Too often westerners, especially Americans speak of rights. The flip side to this is the reality of duty and responsibility. Both are needed.
The Holy Father speaks of the right of every person to hear the Gospel:
57. Like Christ during the time of His preaching, like the Twelve on the morning of Pentecost, the Church too sees before her an immense multitude of people who need the Gospel and have a right to it, for God “wants everyone to be saved and reach full knowledge of the truth.”[1 Tim 2:4]
He also speaks of the duty of the entire Church to preach it:
The Church is deeply aware of her duty to preach salvation to all. Knowing that the Gospel message is not reserved to a small group of the initiated, the privileged or the elect, but is destined for everyone, she shares Christ’s anguish at the sight of the wandering and exhausted crowds, “like sheep without a shepherd” and she often repeats His words: ”I feel sorry for all these people.”[Mt 9:36; 15:32] But the Church is also conscious of the fact that, if the preaching of the Gospel is to be effective, she must address her message to the heart of the multitudes, to communities of the faithful whose action can and must reach others.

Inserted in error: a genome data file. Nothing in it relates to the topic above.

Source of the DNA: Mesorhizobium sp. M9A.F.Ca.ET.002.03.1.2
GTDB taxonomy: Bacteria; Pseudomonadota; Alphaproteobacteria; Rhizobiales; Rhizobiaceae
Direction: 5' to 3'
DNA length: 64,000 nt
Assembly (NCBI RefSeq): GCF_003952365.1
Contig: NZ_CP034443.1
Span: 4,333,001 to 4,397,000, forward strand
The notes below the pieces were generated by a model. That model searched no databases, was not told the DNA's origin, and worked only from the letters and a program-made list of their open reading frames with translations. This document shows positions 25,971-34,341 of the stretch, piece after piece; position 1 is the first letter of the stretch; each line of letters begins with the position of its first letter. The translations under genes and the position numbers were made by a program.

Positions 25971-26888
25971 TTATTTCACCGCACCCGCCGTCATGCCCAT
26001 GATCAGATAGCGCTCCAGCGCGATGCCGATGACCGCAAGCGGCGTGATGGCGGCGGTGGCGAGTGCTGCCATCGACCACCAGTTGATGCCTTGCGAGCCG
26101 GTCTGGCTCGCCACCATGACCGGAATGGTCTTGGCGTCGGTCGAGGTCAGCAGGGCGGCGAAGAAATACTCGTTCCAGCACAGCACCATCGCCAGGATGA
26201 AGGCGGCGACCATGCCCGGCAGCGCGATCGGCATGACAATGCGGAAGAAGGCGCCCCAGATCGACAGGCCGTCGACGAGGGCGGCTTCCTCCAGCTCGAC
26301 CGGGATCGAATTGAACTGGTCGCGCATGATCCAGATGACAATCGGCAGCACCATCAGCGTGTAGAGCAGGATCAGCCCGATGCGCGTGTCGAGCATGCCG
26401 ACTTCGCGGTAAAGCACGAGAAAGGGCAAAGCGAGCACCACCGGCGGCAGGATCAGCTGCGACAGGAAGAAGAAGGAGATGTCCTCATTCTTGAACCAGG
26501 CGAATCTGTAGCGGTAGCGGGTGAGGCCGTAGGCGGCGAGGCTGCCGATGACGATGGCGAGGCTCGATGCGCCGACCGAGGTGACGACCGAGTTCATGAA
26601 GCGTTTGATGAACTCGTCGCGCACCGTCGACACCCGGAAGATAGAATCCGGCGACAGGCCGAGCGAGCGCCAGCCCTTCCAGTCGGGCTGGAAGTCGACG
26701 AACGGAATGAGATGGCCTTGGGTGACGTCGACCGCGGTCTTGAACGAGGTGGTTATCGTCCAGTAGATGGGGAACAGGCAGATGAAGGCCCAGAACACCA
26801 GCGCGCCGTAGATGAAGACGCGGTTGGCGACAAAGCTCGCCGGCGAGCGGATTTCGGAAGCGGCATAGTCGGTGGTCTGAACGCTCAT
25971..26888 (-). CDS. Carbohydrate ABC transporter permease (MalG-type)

Christianity is not a clique, or an enclave. The notion of a smaller, purer church goes against the very fabric of Christian duty. It might be that some of the people who receive preaching, baptism, and all are less than optimal in their words and actions. It doesn’t negate the Great Commission. Pope Paul VI doesn’t deny the need to care for the multitudes, those who are responsible for living the Christian life. Note the message is not for the mind, but for the heart. I would take that as less a kerygma aimed at emotions (affairs of the heart), and more a proclamation to the very core of human life (the innermost recesses).